Senator Tester attends listening session with Crow veterans
Big Horn County News
Senator Jon Tester participated in a Crow Tribal Executive Branch veterans listening session on Friday, January 14. The session was held at Little Big Horn College in Crow Agency. About 30 people attended the event.
Crow tribal chairman Cedric Black Eagle introduced the session. He said he wanted to talk about some concerns regarding Federal benefit programs that are available to tribal veterans. “We have a long history of Crow tribal veterans,” Black Eagle said. “There are an estimated 1,500 Crow tribal veterans, with approximately 150 of that number currently on active duty.”
“The Crow tribe has never taken up arms against the United States in our history. We have fought alongside the United States from the beginning of our affiliation with the non-Indians. That is part of our history,” Black Eagle said.
“The Federal government also recognizes that American Indians do not take full advantage of Federal benefits available to veterans, either because they are not aware or do not understand them,” Black Eagle said. “This is a major problem that both the Crow tribal government and Federal government need to address.”
Senator Tester thanked Crow veterans for their military service, adding, “That also means that we need to live up to the promises we made when you signed the dotted line.”
Tester acknowledged there were many challenges to be faced, and that he was at the listening session to hear what those challenges are from the perspective of Crow veterans. Tester said he will take back what he learns and “either administratively or through an act of Congress try to figure out some way to fix it.”
Veterans express their frustration with the VA
The first veteran who spoke expressed his concern about the ability of new veterans coming home to find suitable work.
Tester said the government had done some things to improve job prospects for veterans, including offering a tax credit for employers who hire veterans of the Iraq and Afghanistan wars. There is also a new program from the Department of Defense that certifies skills veterans used during their military service to aid them in finding civilian jobs.
“There’s things that are happening,” Tester said, “but here’s the key: We can never do enough.”
Another Vietnam veteran spoke of his experience trying to receive services from the Department of Veteran Affairs (VA). He repeatedly filled out the same home renovation loan paperwork for an entire year, he said, before finally giving up. He said he also had problems accessing medication from the VA, as other veterans in attendance also described.
He said he finally wrote a letter to the VA. “This is it. You don’t call me. I’ll call you when I need you, and I won’t ever need you,” he said.
He also expressed his frustration with the doctors at the VA hospital. “They don’t know us. They don’t care. They really don’t,” he said.
Robin Korogi, Director of VA Montana Health Care System, asked at which clinic he had encountered this problem.
“The one in Billings,” he said. “They don’t care about you. They sit in there and they ridicule you while you’re sitting there. That’s no good.”
“Folks in the VA, they need to care,” Tester said.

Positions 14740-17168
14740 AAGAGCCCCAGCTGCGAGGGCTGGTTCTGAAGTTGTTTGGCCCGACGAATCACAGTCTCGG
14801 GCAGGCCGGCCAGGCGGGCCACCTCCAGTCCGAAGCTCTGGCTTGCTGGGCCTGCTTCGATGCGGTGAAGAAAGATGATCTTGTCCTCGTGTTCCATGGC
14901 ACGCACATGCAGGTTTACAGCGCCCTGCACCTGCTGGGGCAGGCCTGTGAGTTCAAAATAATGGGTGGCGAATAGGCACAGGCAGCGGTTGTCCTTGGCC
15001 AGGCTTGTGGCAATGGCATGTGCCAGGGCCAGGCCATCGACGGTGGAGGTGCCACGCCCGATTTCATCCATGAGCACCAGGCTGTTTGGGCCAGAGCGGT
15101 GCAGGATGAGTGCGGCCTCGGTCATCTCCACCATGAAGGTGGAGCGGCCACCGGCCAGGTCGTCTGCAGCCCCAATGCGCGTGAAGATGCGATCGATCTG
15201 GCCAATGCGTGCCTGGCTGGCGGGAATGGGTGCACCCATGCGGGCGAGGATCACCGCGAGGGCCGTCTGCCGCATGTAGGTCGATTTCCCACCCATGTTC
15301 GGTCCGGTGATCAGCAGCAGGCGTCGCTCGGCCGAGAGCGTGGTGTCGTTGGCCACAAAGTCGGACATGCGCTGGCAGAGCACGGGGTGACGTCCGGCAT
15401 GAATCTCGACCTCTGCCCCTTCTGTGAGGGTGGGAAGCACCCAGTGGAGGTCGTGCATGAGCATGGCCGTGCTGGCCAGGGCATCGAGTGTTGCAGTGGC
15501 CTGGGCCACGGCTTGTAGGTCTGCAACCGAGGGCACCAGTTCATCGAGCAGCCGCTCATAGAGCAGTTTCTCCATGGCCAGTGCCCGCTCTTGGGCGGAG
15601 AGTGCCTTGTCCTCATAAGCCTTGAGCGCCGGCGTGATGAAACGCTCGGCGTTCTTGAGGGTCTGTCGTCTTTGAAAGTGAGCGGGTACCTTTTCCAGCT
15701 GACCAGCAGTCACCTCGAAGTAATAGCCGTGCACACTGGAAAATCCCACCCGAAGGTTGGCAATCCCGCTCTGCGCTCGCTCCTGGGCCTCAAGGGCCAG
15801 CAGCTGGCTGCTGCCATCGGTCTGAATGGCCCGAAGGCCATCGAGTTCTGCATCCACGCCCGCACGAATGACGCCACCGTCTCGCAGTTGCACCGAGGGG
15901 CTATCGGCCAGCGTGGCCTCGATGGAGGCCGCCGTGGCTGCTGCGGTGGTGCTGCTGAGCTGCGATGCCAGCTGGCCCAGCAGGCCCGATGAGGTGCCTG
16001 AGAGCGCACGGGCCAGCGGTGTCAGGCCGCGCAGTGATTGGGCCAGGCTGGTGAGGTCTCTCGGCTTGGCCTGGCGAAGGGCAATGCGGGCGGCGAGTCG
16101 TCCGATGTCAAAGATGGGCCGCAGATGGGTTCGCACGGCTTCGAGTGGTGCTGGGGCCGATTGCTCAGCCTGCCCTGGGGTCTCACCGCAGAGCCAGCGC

Tester also announced that within the past year they had passed a law adding a number of diseases that are automatically attributed to military service for Vietnam veterans, including cancer and diabetes. Tester said veterans need to keep checking with the VA, even if they have been denied benefits in the past, as benefits like this may change.
Another veteran spoke about difficulty getting records transferred from Indian Health Service (IHS) to the VA. “The VA continues to deny benefits because IHS will not transfer records, and the VA will not accept what IHS does send,” she said.
VA services on the Crow reservation
Korogi said mental health services are now available on the Crow reservation. Korogi said the VA is working toward offering medical services on reservations through a memorandum of understanding with Indian Health Services. Under the proposed arrangement, the VA would conduct clinics at IHS facilities, but VA personnel would staff the clinic, and would also bring their own computers and records.
One veteran noted how the VA staff in Billings have repeatedly told Crow veterans they must go to Helena to start claims.
Korogi said they do not need to go to Helena, and they should be able to be helped in Billings. Additionally, five people have now completed training to be tribal representatives. These tribal representative can help Crow veterans start the claim process without even leaving the reservation.
VA services not understood by veterans
Crow veterans made frequent comments about a lack of awareness concerning certain programs and services. On several occasions, Tester or Korogi mentioned a program or service only to be advised that Crow veterans at the listening session were not aware of the availability of that service or program.
Korogi said her staff has been discussing bringing VA representatives, social workers, and housing assistance representatives to the reservation for an entire day to provide a one-stop information resource for Crow veterans.
“We’ll advertise it ahead of time, let all the veterans come in who have questions or issues, and take care of them there. Instead of you guys having to figure out where to find us, we’ll come to you,” Korogi said.
“There is an education process that needs to be done here, obviously, so that you guys know what is available,” Tester said.
Korogi said veterans with questions about benefits or services can contact her office at Fort Harrison. Her office phone number is 406-447-7900. Korogi’s e-mail address is firstname.lastname@example.org.